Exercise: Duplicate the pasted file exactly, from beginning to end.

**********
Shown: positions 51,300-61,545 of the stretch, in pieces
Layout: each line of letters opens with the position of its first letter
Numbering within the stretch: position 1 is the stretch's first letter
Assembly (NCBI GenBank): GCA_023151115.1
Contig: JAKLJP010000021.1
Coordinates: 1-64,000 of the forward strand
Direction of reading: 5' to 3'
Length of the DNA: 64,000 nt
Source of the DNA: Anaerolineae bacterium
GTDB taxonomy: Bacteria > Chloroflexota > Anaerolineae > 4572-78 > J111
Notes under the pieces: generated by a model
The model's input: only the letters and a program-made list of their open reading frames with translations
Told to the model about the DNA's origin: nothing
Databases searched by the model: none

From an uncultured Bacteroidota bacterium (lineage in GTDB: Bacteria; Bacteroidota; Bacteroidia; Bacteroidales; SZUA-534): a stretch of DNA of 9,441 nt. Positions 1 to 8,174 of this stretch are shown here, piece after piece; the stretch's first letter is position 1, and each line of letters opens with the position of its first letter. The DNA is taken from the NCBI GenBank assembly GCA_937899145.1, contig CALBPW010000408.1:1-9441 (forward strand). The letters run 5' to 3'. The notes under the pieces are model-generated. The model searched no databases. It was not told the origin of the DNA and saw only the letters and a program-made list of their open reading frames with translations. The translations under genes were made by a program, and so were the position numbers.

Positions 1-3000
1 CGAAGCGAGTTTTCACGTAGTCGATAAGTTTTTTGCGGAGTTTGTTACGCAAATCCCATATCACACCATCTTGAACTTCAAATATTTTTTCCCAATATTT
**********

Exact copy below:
Shown: positions 51,300-61,545 of the stretch, in pieces
Layout: each line of letters opens with the position of its first letter
Numbering within the stretch: position 1 is the stretch's first letter
Assembly (NCBI GenBank): GCA_023151115.1
Contig: JAKLJP010000021.1
Coordinates: 1-64,000 of the forward strand
Direction of reading: 5' to 3'
Length of the DNA: 64,000 nt
Source of the DNA: Anaerolineae bacterium
GTDB taxonomy: Bacteria > Chloroflexota > Anaerolineae > 4572-78 > J111
Notes under the pieces: generated by a model
The model's input: only the letters and a program-made list of their open reading frames with translations
Told to the model about the DNA's origin: nothing
Databases searched by the model: none

From an uncultured Bacteroidota bacterium (lineage in GTDB: Bacteria; Bacteroidota; Bacteroidia; Bacteroidales; SZUA-534): a stretch of DNA of 9,441 nt. Positions 1 to 8,174 of this stretch are shown here, piece after piece; the stretch's first letter is position 1, and each line of letters opens with the position of its first letter. The DNA is taken from the NCBI GenBank assembly GCA_937899145.1, contig CALBPW010000408.1:1-9441 (forward strand). The letters run 5' to 3'. The notes under the pieces are model-generated. The model searched no databases. It was not told the origin of the DNA and saw only the letters and a program-made list of their open reading frames with translations. The translations under genes were made by a program, and so were the position numbers.

Positions 1-3000
1 CGAAGCGAGTTTTCACGTAGTCGATAAGTTTTTTGCGGAGTTTGTTACGCAAATCCCATATCACACCATCTTGAACTTCAAATATTTTTTCCCAATATTT